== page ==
KK City Hall struggles with trash on beaches

The rubbish on the beach facing the Sabah state administration building. (Zero Waste Sabah Facebook pic)

KOTA KINABALU: More than 10 tonnes of garbage are washed up on beaches close to the state administration building every week.

They are waste that city dwellers throw into monsoon drains that pour into the Likas river mouth and then make their way into the sea, according to a spokesman for Kota Kinabalu City Hall.

“The photos that have gone viral showing the beach closest to the state administration building completely covered with trash are real,” he said. “It happens every time we have high tide.”

He told FMT that City Hall had conducted a number of workshops and other forms of campaigning to raise awareness among city folk about proper waste disposal.

“The problem is in the attitude and mentality,” he said. “It’s so hard to change people’s attitudes, maybe because it’s easier to simply throw rubbish into the drains.”

The kilometre-long beach facing the administration building is cleaned up every day by five contract workers.

“However, the trash keeps coming in,” said one of the workers, who called herself Mai.

“They come from everywhere, from the nearby squatter areas, from Kampung Likas and even Gaya Island.”

The island faces the beach.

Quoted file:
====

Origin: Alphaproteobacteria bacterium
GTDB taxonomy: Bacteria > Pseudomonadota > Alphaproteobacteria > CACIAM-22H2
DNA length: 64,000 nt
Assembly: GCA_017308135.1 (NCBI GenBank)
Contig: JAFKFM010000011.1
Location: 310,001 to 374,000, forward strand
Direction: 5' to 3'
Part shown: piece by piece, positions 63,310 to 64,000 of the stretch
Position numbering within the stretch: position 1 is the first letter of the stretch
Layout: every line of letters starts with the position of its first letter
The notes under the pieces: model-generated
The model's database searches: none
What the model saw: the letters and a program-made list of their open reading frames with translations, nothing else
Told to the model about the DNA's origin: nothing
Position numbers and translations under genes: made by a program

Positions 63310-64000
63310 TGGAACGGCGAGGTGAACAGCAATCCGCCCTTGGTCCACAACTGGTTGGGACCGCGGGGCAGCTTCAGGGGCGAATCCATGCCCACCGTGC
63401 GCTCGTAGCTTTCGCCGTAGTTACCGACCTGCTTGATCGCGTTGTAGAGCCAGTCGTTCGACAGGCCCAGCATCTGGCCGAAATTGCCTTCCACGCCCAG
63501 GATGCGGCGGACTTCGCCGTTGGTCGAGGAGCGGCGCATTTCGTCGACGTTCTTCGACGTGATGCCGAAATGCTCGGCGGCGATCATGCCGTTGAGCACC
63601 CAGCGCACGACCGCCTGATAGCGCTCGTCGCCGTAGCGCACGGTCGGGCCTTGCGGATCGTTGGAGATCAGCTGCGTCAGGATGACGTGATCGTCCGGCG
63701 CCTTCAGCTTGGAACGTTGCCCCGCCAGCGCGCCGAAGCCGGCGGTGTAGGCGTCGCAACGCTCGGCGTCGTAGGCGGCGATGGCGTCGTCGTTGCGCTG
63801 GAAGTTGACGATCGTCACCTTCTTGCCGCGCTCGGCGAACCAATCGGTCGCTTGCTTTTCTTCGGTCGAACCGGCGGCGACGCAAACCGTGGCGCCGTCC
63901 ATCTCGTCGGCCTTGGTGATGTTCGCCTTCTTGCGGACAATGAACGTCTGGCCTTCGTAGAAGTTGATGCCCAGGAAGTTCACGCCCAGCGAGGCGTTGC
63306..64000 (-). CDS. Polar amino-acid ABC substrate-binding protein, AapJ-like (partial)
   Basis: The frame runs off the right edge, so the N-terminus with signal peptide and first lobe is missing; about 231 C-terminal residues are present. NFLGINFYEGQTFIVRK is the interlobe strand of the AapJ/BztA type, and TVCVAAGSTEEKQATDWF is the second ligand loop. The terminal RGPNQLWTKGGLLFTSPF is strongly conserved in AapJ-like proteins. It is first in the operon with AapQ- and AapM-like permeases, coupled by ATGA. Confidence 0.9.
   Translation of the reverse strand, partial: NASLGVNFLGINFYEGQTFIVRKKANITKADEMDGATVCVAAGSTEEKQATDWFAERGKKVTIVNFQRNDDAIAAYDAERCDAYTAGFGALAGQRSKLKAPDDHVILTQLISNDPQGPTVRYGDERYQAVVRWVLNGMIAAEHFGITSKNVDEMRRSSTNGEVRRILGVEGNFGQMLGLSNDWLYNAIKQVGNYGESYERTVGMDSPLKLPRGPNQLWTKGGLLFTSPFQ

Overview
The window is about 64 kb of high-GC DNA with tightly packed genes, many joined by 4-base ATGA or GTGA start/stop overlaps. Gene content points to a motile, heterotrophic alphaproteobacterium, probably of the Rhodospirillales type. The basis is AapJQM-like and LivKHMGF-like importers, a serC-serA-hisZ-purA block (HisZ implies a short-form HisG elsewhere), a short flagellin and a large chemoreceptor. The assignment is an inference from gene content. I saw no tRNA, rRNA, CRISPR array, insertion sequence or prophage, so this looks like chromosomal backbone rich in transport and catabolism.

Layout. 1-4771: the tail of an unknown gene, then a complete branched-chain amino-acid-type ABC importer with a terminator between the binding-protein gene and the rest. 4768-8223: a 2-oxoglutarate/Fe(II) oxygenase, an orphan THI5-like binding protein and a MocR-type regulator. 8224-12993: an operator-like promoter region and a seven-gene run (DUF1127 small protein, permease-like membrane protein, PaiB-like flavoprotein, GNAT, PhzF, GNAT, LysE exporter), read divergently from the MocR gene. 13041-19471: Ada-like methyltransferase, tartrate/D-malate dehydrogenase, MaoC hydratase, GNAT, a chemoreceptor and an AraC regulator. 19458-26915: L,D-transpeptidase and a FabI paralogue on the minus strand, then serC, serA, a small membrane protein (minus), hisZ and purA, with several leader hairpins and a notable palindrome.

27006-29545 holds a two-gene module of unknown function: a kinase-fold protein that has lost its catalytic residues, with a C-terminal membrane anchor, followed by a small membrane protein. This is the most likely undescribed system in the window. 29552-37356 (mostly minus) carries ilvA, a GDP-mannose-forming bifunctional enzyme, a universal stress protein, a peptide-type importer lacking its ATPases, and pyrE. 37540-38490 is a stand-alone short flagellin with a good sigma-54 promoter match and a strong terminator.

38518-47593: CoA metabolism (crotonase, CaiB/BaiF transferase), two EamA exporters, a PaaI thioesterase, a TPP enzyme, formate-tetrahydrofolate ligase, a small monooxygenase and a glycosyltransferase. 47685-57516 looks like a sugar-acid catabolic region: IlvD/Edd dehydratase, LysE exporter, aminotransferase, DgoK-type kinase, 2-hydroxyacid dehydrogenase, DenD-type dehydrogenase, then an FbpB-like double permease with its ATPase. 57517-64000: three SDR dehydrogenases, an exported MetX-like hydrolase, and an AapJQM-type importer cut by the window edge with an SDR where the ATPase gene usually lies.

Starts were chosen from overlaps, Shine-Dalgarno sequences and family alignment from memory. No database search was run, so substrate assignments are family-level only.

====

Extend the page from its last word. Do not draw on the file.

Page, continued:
At the time of the interview, the workers had already loaded a truck with trash, and the beach did look a little cleaner. But more loads of rubbish were coming in.

“The other day, even a mattress found its way onto the beach,” Mai said. “But most of the trash are plastic bottles, plastic bags and food containers.”

The beach has been earmarked as one of the few remaining public places in Kota Kinabalu. On nearly every weekend, it is full of tourists and city dwellers.

City Hall has provided parking spaces, gazebos and barbecue pits, and they all can be used for free. There are also jogging tracks, a bicycle lane, washrooms, changing rooms and a playground for children.

Not far from the beach are rows of stalls selling all kinds of drinks and food, including Sabah’s famous steamed beans and sweet corns.

For a few weeks recently, there was a no-swimming sign because raw sewage had found its way into the sea. The pollution has since been contained.

As Mai walked along the beach collecting small pieces of trash, a green plastic bag washed up near her feet. The writing on it showed that it came from one of the supermarkets in the city.

“These plastic bags are among the main items usually found on this beach,” she said. “They are cheap and easily produced and people have no qualms about throwing them into the drains and into the sea.”

Told that the trash from the beach and nearby beaches amounted to more than 10 tonnes a week, Mai said she was not surprised.

“There’s no end to the garbage coming in from the sea,” she said. “Mattresses, pillows, plush toys, even electronics, they all come onto this beach and we all haul them up into the garbage trucks. It’s a never-ending chore.”